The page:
This spicy little number might look like regular old cayenne. But make no mistake: It's the most powerful new player you can add to your salt-and-pepper rotation—for your eggs or anything else at risk of being humdrum. Humdrum stops here!
Unlike cayenne—a fairly straightforward, wall-of-heat experience—this mysterious red powder is tangy and salty and smoky, too, as well-rounded as singular-seeming spices come.
That’s because it’s distilled straight from Sriracha, the beloved squeezy bottle of hot sauce with the rooster on it (although how good would it be made with the homemade stuff or this fancy Gochujang Sriracha)?
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Spice companies actually bottle and sell sriracha powder, but it’s astonishingly easy to make it yourself—especially because I’m pretty sure you have a bottle of rooster sauce in your fridge door right now.
The trick comes from Top Chef alum Dale Talde and his eponymous Brooklyn restaurant Talde, where, back in 2012, he took to drying out Sriracha in the oven and crumbling it into into a feisty powder. He then folded this into ranch dressing (as he called it, Sri-rancha) for what turned out to be a very exciting wedge salad.
Why not just use a squirt from the bottle of Sriracha instead, like you always do? For one thing, in coaxing all the moisture out, the heat and tang and everything else we love about Sriracha concentrates, and the powder left behind is even more intensely Sriracha-y.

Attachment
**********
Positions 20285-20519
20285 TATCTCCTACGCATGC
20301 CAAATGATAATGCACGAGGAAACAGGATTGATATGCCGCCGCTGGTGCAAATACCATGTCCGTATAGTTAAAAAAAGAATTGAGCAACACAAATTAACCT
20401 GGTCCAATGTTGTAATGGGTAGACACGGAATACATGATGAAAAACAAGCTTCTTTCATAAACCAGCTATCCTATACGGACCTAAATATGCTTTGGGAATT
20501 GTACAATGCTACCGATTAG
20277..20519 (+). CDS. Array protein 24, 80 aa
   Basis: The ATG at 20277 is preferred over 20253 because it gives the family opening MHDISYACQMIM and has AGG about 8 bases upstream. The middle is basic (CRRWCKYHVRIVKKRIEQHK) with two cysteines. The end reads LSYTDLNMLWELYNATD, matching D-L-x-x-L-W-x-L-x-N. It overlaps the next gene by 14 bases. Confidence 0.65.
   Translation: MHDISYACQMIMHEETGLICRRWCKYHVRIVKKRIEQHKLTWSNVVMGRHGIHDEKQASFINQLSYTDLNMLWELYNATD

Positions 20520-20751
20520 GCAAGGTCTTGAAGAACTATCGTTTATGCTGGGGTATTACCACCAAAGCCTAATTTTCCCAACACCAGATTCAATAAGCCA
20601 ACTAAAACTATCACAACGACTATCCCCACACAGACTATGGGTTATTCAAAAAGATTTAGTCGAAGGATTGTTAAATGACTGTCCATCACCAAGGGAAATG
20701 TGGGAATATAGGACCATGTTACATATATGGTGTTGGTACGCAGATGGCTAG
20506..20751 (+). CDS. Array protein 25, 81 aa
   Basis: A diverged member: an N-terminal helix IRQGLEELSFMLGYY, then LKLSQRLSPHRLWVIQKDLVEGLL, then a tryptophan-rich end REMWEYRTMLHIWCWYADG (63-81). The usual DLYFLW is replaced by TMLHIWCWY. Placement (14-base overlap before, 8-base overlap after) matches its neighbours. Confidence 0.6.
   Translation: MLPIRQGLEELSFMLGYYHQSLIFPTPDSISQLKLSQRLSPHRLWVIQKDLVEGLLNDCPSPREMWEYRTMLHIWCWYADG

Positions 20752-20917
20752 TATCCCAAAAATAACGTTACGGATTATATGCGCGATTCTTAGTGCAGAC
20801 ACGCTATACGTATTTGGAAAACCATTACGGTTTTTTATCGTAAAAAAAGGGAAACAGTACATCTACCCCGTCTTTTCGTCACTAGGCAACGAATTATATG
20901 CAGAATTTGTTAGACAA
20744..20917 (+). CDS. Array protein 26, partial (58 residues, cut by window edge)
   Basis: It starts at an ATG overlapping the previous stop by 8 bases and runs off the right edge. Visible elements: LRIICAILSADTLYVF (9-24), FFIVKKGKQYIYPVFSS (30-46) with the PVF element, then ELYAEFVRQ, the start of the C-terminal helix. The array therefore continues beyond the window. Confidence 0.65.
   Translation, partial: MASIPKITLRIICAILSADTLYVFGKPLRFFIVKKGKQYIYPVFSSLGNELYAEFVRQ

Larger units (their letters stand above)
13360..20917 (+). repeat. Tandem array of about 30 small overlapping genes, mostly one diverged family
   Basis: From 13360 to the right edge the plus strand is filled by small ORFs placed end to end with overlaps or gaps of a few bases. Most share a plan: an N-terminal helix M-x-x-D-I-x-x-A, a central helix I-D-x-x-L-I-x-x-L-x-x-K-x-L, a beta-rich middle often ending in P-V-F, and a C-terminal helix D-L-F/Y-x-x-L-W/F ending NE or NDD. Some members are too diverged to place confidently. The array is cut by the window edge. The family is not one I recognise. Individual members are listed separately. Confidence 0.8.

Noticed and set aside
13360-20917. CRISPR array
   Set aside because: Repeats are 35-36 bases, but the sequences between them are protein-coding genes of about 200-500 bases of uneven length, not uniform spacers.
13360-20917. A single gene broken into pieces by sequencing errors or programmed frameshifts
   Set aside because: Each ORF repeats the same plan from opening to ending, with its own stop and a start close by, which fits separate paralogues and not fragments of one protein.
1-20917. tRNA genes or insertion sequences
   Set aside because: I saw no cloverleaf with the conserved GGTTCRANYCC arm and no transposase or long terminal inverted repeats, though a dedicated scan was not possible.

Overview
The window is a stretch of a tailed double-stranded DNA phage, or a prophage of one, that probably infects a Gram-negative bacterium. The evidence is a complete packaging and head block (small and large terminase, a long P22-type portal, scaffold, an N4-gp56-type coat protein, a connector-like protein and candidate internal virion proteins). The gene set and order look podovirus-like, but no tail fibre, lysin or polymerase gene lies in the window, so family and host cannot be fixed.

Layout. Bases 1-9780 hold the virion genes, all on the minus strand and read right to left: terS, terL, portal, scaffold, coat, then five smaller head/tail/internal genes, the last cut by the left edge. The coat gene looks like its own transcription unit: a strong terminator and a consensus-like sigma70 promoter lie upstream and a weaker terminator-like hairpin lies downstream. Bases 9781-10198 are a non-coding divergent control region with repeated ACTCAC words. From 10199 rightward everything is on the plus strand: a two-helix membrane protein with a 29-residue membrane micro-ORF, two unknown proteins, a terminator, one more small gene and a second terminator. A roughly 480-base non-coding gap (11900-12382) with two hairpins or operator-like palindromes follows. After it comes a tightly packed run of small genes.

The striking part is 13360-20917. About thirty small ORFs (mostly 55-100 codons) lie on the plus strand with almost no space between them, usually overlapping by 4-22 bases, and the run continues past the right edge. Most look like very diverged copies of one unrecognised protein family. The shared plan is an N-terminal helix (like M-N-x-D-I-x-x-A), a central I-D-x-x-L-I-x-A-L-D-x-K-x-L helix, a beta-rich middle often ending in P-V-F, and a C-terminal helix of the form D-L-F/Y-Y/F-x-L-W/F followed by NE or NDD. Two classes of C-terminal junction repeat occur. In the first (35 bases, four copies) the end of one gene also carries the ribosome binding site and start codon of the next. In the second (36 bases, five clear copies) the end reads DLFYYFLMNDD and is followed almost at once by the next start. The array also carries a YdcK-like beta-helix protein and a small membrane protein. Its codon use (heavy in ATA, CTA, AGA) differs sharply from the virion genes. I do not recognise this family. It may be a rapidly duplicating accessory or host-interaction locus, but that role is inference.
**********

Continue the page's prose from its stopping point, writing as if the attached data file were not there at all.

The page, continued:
It also has an entirely novel texture that you get to control. Crunch it up fine, like you see here, or leave it flakier and you have what Eunice Choi, our Director of Brand Activation, called the fleur de sel of Sriracha. So fancy! Plus the effort-to-reward ratio for this whole endeavor is tipped emphatically in the right direction.
There’s no need for a dehydrator or other special equipment, just that you take advantage of a little down time. Spread sriracha into a thin thin layer, then stick it in the oven at 200° F to dry out. Your kitchen will be filled with a gentle eau de rooster for the next hour or so, and then poof! You have a little jar of firecrackers to dispense in pinches onto anything you want. Starting with eggs. Lots and lots of eggs.
Got a genius recipe to share—from a classic cookbook, an online source, or anywhere, really? Please send it my way (and tell me what's so smart about it) at [email protected]—thank you to Elana Carlson for this one!
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I'm an ex-economist, ex-Californian who moved to New York to work in food media in 2007. Dodgy career choices aside, I can't help but apply the rational tendencies of my former life to things like: recipe tweaking, digging up obscure facts about pizza, and deciding how many pastries to put in my purse for "later."